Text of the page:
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    China & India: Walking the Himalayan Tightrope

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    Andrew Korybko
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    Our final topic, picked by you, dear listeners, earlier in a poll on our Facebook page, is “China & India: Walking The Himalayan Tightrope”, focusing on the rising tensions between the two most populous countries in the world.

    The high-stakes political drama between Asian giants China and India over the Donglang Plateau, also known as the Doklam Plateau, has turned the seemingly stable Himalayan region into a zone of intense Great Power competition.

    China began work on modernizing an isolated road near the tri-junction of the its mountainous border with Bhutan and India in mid-June, but Bhutan regarded this Chinese-administered territory as "disputed" and apparently requested support from its Indian ally to stop the construction.

    Incidentally, this occurred around the time that Indian Prime Minister Modi was visiting the US to meet with President Trump.

    India holds a modern-day protectorate of sorts over Bhutan owing to historical circumstances and believes that it is responsible for its neighbor's defense when called upon, though China disputes the entire matter and argues that the problem is a bilateral issue between itself and Bhutan, and that India should never have gotten involved. The two nominal BRICS and SCO partners have since been engaged in a very tense standoff in the Chinese-administered territory that Beijing claims as its own, with each opposing side positioning their troops just a few meters apart from one another.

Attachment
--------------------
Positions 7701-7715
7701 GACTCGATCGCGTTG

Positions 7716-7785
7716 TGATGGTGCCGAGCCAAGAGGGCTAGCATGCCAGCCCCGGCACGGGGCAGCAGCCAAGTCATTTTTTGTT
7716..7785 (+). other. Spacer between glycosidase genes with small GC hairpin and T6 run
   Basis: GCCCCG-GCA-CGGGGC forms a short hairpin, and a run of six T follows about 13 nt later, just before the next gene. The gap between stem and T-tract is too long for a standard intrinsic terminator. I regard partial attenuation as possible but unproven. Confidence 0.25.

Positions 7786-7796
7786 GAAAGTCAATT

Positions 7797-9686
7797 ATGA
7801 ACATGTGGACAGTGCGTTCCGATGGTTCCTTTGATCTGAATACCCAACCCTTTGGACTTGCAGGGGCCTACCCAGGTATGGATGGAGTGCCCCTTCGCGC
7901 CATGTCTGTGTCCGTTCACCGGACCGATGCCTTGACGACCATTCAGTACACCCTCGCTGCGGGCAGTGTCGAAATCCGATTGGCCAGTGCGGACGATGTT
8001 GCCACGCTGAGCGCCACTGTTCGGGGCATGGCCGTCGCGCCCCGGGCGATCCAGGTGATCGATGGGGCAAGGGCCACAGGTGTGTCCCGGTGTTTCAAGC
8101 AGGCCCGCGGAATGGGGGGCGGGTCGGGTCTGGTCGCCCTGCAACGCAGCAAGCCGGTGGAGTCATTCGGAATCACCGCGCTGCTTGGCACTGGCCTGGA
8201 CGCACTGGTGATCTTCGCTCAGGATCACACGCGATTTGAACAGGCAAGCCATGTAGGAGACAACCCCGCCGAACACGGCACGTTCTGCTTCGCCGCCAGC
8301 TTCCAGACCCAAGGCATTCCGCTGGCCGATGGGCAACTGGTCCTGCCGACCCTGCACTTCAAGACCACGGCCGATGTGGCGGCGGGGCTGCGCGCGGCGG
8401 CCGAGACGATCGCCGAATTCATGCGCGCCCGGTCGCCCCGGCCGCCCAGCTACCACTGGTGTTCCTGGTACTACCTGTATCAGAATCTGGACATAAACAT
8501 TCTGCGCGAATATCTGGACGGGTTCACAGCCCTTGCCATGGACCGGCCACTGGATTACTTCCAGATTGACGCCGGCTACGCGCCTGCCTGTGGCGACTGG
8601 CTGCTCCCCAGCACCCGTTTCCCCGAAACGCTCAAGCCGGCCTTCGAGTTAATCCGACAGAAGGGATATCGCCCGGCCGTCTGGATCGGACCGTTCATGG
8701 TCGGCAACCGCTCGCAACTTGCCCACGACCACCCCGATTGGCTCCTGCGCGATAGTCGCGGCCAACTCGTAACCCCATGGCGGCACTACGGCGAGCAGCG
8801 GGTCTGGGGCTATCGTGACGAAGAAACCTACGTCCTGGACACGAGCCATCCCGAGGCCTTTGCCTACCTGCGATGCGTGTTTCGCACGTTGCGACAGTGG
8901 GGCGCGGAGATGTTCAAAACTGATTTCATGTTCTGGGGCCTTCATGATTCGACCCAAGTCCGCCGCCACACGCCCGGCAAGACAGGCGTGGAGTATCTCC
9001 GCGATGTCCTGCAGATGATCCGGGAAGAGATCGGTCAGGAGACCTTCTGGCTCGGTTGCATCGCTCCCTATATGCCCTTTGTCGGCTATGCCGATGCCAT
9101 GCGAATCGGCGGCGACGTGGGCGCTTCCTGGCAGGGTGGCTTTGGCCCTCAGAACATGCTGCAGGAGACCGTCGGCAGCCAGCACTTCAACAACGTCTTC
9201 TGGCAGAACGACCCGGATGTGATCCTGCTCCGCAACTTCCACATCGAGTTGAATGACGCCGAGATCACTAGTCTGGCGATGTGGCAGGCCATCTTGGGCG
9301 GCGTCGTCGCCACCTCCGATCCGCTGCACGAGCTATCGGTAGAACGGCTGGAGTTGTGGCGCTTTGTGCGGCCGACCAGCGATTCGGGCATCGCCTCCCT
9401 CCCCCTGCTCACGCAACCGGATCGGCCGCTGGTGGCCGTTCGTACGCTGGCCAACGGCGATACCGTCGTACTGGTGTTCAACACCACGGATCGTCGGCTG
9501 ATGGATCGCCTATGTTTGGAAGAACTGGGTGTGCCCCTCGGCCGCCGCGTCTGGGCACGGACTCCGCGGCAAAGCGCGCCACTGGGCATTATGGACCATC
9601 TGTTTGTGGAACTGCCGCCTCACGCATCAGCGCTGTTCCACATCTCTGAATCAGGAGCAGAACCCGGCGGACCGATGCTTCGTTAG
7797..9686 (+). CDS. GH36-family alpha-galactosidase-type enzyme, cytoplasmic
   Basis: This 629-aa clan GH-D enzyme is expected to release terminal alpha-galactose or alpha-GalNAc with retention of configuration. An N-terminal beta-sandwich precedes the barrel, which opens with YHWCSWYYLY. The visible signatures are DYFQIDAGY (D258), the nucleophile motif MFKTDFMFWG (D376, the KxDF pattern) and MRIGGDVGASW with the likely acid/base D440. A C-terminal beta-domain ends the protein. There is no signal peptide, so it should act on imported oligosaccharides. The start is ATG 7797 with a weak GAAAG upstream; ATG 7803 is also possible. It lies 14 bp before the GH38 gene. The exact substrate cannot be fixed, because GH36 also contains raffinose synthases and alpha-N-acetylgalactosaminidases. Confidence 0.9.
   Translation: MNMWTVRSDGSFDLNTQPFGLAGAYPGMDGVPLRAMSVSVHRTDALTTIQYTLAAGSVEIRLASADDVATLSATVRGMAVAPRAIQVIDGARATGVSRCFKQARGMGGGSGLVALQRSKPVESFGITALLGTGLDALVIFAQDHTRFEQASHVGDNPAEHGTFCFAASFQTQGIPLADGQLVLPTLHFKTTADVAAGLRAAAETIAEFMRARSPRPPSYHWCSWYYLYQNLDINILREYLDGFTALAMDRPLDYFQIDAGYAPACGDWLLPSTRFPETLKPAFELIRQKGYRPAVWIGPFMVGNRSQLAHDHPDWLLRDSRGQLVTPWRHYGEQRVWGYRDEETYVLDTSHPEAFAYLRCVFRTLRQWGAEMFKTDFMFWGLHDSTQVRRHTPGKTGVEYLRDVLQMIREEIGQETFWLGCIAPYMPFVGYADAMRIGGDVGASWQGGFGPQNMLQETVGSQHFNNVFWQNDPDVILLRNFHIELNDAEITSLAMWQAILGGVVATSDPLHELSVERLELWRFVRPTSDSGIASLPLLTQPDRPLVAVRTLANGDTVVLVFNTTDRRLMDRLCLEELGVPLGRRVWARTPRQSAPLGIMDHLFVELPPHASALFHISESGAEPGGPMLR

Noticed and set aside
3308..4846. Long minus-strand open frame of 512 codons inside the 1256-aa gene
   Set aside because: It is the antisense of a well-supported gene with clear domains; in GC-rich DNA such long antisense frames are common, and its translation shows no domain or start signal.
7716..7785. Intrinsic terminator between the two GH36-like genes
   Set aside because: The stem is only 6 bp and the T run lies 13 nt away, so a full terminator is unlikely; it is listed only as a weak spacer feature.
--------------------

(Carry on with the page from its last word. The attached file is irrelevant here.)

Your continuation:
China asserts that an 1890 treaty that it signed with the UK settled the frontier between what are now the People's Republic and the independent state of India once and for all, though many Indian voices counter that neither their side nor the Bhutanese were involved in these negotiations and that the agreement is therefore illegitimate. Although official figures in Beijing and New Delhi have largely attempted to downplay the unresolved incident for now, their respective national medias have enthusiastically embraced their country's cause and made hard-hitting rhetorical cases against the other.

    It's in the context of this escalating information war and ongoing standoff that Indian External Affairs Minister Sushma Swaraj stated last week that "If China unilaterally changes the status quo of the trijunction point, then that is a direct challenge to our security", which prompted her Chinese counterpart Wang Yi to soon thereafter request that Indian forces "conscientiously withdraw". As the situation continues to simmer, observers are wondering how and why two supposed multipolar partners are now experiencing their worst crisis in decades and seem to startlingly be on the brink of war with one another.

    Saikat Bhattacharyya, Research scholar in Economics at Jadavpur University in Kolkata, and Dong Chao, Chinese political commentator, discussed the issue.

    Want to sound off and share what you think about this? Send us an email at radio@sputniknews.com or find us on Facebook!

    Tags:
    One Belt, One Road, India, China, Himalayas
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